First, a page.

A wonderful design!
For Spoty micro-dot solder paste syringe dispenser
I build amateur radio kits, and more and more of them are being made with surface-mount components. Some of them have a mixture of SMD and thru-hole components, and most of those pre-solder the surface-mounted parts to the board for you. But more and more often, these kits have fewer and fewer thru-hole parts and more SMD. I've had one kit that was about 85% SMD and have a new one that's nearly completely SMD. There's fewer and fewer that pre-mount the SMD components for you, so you need to develop the skills and get the tools to build these kits.
When I set up my workbench a few years back, I still had not done any SMD work, but I knew it was rapidly approaching. So I started acquiring the tools to work on these parts -- a hot-air pencil station, a programmable soldering hot plate, tweezers for holding the components, and a microscope so I could even SEE them. The old magnifier with a ring light around it on a spring arm just wasn't enough, and I hate those huge magnifiers that go on your face like glasses. So a fairly decent electronic microscope with an LED display helped immensely. But applying solder paste was a real issue.
If you don't use a stencil, you need to have some way of applying individual dots of paste to the board. Solder paste IS sold in little air-piston syringes for this purpose, but the plungers to squeeze it out onto the board are nearly universally uncomfortable to use, and most don't even hold in place in the syringe, so they're constantly dropping out when you set them down. Powered dispensers were expensive, powered by air compressors and vacuum pumps. But finally, someone came out with an electronic extruder that didn't use compressed air, it used a stepper motor and a microcontroller. It works very well, but it's really a pain to load and clean up when you're done for a while, and can be very wasteful of solder paste. It's a shame to have to put it all together just for a few parts, or for a short period of assembly. If you have to assemble boards all day, it's perfect, but just for a couple of hours? Overkill.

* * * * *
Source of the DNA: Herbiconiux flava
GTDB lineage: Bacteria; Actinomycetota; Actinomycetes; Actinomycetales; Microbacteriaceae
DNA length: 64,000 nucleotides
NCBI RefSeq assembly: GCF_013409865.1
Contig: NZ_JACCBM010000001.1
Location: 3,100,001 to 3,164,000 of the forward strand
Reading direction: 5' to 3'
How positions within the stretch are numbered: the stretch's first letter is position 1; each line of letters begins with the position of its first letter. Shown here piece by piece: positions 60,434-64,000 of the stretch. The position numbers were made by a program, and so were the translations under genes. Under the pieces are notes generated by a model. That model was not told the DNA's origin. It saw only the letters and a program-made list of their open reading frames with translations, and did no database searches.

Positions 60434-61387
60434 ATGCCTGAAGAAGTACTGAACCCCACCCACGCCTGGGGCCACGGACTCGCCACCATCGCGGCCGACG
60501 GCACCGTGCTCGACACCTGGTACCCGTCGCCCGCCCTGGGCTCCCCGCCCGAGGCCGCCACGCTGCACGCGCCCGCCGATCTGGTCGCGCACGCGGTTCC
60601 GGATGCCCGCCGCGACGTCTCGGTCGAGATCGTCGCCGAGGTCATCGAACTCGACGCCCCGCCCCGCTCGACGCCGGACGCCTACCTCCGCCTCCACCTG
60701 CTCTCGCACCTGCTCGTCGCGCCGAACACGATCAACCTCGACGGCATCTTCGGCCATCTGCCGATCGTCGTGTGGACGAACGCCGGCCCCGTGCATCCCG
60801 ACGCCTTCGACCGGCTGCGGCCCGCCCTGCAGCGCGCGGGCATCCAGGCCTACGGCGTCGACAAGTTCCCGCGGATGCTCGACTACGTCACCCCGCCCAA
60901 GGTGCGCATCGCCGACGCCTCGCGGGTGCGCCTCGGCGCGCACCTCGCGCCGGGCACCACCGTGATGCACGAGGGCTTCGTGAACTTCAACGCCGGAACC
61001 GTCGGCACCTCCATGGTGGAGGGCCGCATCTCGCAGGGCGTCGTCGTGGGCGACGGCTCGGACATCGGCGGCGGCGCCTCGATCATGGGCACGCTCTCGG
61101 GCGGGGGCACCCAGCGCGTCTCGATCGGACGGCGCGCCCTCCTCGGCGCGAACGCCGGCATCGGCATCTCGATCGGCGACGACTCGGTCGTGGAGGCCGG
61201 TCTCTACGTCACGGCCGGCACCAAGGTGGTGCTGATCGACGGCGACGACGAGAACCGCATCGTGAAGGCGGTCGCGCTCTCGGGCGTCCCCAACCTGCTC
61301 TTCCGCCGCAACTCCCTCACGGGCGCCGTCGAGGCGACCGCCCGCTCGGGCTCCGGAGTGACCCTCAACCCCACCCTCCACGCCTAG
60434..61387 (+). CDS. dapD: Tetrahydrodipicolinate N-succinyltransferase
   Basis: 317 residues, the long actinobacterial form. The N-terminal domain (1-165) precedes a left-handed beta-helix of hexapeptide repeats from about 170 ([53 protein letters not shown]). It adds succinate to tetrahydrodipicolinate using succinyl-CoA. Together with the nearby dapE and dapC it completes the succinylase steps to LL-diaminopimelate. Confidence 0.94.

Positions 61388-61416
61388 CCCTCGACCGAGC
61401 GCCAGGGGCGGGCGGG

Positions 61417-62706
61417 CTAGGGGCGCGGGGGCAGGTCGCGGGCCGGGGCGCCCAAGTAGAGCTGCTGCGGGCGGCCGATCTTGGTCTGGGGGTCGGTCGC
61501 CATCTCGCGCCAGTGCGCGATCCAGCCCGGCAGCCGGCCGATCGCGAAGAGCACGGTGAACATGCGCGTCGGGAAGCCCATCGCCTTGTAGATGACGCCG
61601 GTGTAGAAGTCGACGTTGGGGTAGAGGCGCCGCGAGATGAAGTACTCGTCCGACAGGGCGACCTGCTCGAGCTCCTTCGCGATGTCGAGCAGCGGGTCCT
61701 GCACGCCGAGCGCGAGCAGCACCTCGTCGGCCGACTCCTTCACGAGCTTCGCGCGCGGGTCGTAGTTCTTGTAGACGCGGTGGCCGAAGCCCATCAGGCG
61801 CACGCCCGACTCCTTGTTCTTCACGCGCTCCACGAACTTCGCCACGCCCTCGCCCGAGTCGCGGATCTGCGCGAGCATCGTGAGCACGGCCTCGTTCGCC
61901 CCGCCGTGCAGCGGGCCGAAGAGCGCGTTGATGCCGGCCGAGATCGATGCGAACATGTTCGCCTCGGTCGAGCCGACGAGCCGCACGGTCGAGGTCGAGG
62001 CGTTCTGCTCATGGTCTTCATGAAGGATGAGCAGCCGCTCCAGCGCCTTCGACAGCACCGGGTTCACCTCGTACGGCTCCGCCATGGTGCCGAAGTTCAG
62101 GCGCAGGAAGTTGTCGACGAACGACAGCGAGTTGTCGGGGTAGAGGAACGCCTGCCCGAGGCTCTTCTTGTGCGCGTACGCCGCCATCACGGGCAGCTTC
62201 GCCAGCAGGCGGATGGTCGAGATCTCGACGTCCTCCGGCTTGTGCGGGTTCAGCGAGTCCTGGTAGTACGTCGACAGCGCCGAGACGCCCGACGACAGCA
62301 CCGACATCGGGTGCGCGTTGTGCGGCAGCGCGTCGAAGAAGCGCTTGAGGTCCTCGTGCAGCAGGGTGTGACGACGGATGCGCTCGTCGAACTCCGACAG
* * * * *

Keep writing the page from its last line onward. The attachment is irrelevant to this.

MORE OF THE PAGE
So when I saw this on Tindie, I jumped at it! It's small enough that it's light and easy to use, holds just enough paste for a short session of kitbashing, and is easy to load and clean up afterwards. It's also very affordable! I just got it a couple of days ago, and put it together in anticipation of starting a new build, and I'm very excited at the simplicity of the design.
IF there's only a couple of nits I'd pick, add to the documentation that all those vertical spaces in the syringe clip are so you can fill the syringe with a fair bit of paste, and move it inward towards the back as you use it up. It isn't absolutely intuitive, and it looks like you're just supposed to snap it in place at the rearmost slot. I figured it out, but some might need a more explicit direction. Also, I'd add one more part: a small washer, to fit between the spring and the spot on the dispenser where the spring must press against. That'd make it easier to pull back so the syringe can be popped into place, and would keep the spring from pressing directly on the plastic, maybe damaging it over time. I plan to do that with mine.
But other than that, it looks like a fantastic tool, and I plan to use it soon, now that the heatwave seems to be breaking here and I feel more amenable to working with things that melt metal.